Global warming and its effects are still much in the news. Despite the fact that many, including me, cast serious doubt over whether it's caused by man's actions at all, we are still going to have to deal with each government's alarming hysteria over it all.
I read that UK households can expect £2,000-a-year energy bills over the next decade if the country is to hit 'greenhouse gas targets' and build enough new power stations — and thousands of wind turbines — to secure the nation's energy supplies.
And even normally slow France has caught the fever too. A new taxe carbone will put up vehicle fuel and domestic energy costs from January. It will cost the average family 74 euros extra per year. However, before the excitable French race to block the barricades, Sarkozy has promised tax rebates. Each adult will get 46 euros if they live in an urban area, whilst those in rural areas like me will get 61 euros back. For those who pay French income tax, the rebate will come off next year's first provisional payment in February. For those who don't pay income tax because of poverty or criminal intent (!), a cheque will be sent.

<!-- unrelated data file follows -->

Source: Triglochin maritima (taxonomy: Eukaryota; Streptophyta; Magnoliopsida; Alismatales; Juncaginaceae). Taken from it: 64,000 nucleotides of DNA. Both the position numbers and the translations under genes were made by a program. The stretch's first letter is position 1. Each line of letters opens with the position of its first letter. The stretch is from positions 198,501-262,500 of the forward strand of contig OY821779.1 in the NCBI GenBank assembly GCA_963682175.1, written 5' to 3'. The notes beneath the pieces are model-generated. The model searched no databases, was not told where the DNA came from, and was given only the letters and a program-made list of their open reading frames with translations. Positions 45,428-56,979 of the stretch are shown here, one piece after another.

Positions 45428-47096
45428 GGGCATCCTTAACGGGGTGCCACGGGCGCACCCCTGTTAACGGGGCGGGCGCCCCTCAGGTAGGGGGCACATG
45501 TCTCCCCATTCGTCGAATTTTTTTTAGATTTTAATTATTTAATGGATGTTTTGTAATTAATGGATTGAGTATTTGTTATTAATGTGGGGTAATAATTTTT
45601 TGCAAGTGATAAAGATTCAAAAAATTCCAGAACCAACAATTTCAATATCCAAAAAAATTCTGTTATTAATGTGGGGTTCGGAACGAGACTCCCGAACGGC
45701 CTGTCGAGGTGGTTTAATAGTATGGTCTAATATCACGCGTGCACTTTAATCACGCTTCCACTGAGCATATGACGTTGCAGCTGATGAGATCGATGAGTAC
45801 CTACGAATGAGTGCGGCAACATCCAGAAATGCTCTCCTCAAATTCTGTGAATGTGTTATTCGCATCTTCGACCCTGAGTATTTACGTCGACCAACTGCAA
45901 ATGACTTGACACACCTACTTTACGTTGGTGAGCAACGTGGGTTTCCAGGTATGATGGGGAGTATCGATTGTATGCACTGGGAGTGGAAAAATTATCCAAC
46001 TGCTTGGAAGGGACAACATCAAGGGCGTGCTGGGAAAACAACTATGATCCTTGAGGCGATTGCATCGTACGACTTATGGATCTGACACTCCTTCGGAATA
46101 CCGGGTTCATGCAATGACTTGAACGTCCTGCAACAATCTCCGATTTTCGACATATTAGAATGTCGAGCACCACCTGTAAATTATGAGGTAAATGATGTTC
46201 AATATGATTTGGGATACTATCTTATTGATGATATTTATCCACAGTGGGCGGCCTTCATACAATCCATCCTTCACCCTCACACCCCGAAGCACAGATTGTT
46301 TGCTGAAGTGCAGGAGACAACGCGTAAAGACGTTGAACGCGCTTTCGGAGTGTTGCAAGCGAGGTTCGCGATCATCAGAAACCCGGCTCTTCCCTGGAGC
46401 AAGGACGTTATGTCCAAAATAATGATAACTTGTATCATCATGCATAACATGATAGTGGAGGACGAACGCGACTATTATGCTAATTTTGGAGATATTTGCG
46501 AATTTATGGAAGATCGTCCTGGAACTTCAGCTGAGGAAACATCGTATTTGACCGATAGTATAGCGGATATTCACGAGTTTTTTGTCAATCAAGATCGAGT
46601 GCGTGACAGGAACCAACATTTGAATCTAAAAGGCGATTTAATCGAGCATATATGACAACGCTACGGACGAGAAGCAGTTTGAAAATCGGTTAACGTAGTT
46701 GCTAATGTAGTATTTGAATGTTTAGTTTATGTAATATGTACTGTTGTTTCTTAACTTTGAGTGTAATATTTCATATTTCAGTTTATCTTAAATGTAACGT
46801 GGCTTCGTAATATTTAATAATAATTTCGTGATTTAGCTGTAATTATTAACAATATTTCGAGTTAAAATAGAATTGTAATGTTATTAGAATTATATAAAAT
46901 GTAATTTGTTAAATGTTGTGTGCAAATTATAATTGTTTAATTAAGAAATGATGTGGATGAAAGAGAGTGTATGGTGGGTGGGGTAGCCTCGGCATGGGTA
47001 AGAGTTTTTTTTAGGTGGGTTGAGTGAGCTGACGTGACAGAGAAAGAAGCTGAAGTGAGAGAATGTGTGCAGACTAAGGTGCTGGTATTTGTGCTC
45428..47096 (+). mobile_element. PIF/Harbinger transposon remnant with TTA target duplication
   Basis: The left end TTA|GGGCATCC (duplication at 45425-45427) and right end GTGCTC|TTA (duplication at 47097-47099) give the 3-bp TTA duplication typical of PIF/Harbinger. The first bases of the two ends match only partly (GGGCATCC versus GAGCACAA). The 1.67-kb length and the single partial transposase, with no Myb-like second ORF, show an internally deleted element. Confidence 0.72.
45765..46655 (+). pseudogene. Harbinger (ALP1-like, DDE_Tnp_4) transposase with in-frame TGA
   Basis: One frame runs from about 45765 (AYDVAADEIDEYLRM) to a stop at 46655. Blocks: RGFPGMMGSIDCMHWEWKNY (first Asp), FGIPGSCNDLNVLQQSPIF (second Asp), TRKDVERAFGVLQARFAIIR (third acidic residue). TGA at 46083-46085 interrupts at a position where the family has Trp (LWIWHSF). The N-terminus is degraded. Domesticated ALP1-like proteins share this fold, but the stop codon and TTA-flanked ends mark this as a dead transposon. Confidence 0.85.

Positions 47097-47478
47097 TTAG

PM Francois Fillon calls all this "a real ecological and fiscal revolution". I call it a load of rubbish, trying to 'fix' something as elusive as global warming, which could well be a result of normal astrological development, well out of man's ability to fix. But, comme d'habitude, it's the ordinary man in the street who always has to pay.